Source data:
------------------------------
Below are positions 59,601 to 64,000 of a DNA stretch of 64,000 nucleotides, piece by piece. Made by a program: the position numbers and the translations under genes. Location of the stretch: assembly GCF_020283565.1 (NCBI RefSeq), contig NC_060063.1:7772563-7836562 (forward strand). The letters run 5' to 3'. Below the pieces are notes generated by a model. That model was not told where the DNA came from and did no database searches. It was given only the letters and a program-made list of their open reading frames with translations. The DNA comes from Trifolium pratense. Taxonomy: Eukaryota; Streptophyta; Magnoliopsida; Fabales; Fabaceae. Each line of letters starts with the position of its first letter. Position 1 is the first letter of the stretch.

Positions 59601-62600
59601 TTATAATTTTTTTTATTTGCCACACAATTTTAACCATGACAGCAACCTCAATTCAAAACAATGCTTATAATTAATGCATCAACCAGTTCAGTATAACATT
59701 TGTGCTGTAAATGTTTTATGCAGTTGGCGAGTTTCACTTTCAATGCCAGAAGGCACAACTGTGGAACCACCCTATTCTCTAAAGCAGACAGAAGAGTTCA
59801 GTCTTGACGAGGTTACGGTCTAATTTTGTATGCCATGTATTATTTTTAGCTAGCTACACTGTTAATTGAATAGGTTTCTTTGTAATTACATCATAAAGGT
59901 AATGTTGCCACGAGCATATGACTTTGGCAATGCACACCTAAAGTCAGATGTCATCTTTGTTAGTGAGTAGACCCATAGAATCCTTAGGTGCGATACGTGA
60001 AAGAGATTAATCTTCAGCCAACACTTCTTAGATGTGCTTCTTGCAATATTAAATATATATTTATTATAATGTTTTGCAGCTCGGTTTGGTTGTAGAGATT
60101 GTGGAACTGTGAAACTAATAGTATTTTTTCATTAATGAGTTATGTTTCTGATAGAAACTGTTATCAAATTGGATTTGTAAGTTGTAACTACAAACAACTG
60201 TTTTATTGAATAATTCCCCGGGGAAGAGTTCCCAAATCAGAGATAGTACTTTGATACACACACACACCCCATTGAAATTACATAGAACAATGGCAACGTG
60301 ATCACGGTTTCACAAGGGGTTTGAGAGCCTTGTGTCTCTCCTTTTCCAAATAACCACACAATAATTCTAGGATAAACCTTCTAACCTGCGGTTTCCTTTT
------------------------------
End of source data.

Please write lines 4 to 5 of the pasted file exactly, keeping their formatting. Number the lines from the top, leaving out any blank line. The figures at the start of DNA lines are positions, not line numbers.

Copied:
59701 TGTGCTGTAAATGTTTTATGCAGTTGGCGAGTTTCACTTTCAATGCCAGAAGGCACAACTGTGGAACCACCCTATTCTCTAAAGCAGACAGAAGAGTTCA
59801 GTCTTGACGAGGTTACGGTCTAATTTTGTATGCCATGTATTATTTTTAGCTAGCTACACTGTTAATTGAATAGGTTTCTTTGTAATTACATCATAAAGGT